How To Follow Up on an Application for Recogniation of Exemption (Form 1023) Filed with the IRS STAFF PICK

Michael Lewis Van Cise

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Estate Planning Attorney

Contributor Level 11

Posted over 5 years ago. 12 helpful votes

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1

Use a commercial carrier with delivery confirmation or USPS certified mail or delivery confirmation

By getting delivery confirmation, you will know immediately when the Internal Revenue Service ("IRS") has received your application. If you have already mailed or delivered the Application for Recognition of Exemption (IRS Form 1023) (hereinafter "Application"), write down the date on which you mailed the Application and then call the IRS (see Step 4 below) to get verbal confirmation of the IRS's receipt of the application, particularly if you did not receive a letter from the IRS confirming receipt of the Application (See Step 2).

2

Look for the Confirmation of Receipt Letter

The IRS instructions state that within 21 days of filing the application for recognition of exemption Form 1023 (hereinafter "Application"), the IRS will send a letter confirming receipt of the Application. If you have designated a power of attorney for the Application, the IRS will mail this letter to the address listed on the Application and mail a copy to the designated power of attorney. If you do not receive the letter, the IRS cannot regenerate the letter. Thus, I strongly recommend using delivery confirmation (see step 1) to evidence the fact that you delivered the application. I also recommend making copies of everything you submit to the IRS.

3

Check the Progress of the IRS in Processing Exemption Applications

Through the IRS website (www.irs.gov), you can determine the IRS's progress on applications generally. On the IRS website, enter the phrase "where is my exemption application?" into the search field. In the results list, look for the link titled "Where is my exemption application?" Click on the link and it takes you to a page that indicates application from which month are being assigned to agents. For example, in January 2009, the website reports that applications received in July 2008 are being assigned to agents. It is reasonable to expect a long delay before your Application is even assigned to an agent. Once the IRS assigns an agent, that agent will begin to review your Application.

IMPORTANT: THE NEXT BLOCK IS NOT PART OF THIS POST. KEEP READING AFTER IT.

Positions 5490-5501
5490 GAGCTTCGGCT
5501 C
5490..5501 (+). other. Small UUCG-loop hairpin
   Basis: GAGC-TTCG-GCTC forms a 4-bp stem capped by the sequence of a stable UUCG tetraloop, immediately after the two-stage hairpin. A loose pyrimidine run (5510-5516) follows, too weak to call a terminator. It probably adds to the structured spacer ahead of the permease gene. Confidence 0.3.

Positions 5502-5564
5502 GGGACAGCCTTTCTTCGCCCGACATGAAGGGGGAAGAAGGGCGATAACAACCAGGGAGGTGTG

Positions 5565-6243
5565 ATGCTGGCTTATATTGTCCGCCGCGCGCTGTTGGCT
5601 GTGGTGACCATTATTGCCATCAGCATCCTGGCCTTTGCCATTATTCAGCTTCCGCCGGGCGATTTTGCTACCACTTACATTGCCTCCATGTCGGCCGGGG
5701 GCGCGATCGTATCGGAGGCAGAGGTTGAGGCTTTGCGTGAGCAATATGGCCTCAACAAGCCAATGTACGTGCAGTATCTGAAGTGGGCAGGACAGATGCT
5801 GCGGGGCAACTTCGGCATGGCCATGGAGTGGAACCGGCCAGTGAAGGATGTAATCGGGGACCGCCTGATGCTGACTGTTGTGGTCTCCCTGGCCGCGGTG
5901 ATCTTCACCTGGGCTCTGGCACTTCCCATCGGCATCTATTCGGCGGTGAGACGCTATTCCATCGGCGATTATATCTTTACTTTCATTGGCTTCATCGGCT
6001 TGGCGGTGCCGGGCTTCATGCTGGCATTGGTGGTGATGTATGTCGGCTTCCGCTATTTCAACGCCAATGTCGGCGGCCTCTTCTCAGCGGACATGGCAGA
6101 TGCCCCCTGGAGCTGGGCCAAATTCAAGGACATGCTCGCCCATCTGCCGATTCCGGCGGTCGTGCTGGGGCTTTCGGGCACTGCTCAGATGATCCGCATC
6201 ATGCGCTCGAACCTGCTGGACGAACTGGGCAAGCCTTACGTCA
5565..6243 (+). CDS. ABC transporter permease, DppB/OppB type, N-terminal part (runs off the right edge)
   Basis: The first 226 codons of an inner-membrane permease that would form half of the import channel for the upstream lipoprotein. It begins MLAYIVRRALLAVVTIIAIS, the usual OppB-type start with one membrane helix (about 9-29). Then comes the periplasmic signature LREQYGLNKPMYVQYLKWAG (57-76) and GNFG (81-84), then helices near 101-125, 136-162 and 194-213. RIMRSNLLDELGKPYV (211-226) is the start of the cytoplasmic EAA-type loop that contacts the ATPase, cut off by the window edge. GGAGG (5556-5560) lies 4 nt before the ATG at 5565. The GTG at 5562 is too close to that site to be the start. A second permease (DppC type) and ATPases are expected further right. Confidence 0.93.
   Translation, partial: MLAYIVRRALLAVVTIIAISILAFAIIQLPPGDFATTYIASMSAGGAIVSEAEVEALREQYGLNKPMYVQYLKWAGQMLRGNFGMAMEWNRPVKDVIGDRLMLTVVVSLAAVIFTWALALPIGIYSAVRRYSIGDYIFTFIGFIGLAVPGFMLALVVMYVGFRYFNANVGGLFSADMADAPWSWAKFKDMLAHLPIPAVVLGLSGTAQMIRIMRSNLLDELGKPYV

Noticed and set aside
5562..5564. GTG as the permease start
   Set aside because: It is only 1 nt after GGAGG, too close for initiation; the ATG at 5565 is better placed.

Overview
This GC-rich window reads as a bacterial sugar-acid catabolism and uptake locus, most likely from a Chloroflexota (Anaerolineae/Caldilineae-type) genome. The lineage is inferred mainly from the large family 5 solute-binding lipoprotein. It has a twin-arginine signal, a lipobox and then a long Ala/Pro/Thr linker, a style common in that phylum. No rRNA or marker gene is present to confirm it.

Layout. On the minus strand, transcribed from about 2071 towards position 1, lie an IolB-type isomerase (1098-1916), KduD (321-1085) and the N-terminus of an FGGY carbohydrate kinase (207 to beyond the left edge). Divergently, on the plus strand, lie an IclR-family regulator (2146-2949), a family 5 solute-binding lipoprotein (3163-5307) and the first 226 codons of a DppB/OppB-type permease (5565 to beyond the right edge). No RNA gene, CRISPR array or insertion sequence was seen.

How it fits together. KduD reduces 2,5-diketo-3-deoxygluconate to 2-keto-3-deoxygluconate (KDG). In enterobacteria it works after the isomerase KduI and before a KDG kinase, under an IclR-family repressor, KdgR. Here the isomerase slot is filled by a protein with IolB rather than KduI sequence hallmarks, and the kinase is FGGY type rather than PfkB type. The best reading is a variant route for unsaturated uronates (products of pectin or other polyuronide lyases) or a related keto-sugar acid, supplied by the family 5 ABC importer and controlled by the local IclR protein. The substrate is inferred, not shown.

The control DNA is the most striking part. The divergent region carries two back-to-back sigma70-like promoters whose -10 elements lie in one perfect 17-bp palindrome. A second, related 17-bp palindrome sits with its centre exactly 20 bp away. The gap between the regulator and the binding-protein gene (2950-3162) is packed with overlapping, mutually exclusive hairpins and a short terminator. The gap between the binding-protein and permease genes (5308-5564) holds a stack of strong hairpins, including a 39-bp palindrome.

4

Check the Status of Your Application

To check the status of your individual Application, you may call IRS Exempt organization customer account services. The number is (877)829-5500. When you call, be prepared to provide the tax identification of the exempt organization for which the Application was submitted (hereinafter "the Organization"), the mailing address of the Organization, and your first and last name. The IRS will only speak with the officers of the Organization and the designated power of attorney with a Form 2848 Power of Attorney on file with the IRS. If you are an officer of the Organization, but your name was not listed in the Application (e.g. you were elected an officer after the Application was sent), you may need to deliver paperwork evidencing your appointment as an officer before the IRS will speak with you regarding the Application.

5

Promptly Respond to All Communication from the IRS

The IRS agent who reviews the file may find that information is missing from your Application or may want to know more details about your Organization. Therefore, you may receive written communication from the IRS agent requesting additional information before your Application will be granted. Typically, you have a limited time window within which you must respond to these requests for information. If you fail to meet the deadline, the IRS will reject your Application, therefore you should respond in a timely manner. In addition, because the agents have a large workload, you should respond as quickly as possible to ensure that your Application is ready for review when the agent reviews your Application.

Additional Resources

The IRS website is a helpful resource. In addition, the instructions for the Form 1023, which are available at the IRS website, are also helpful. You may also wish to engage a CPA or an attorney to assist you in dealing with the Internal Revenue Service.

Internal Revenue Service

IRS index of forms and instructions

Georgia Center for Nonprofits

Georgia Center for Nonprofits startup resource links

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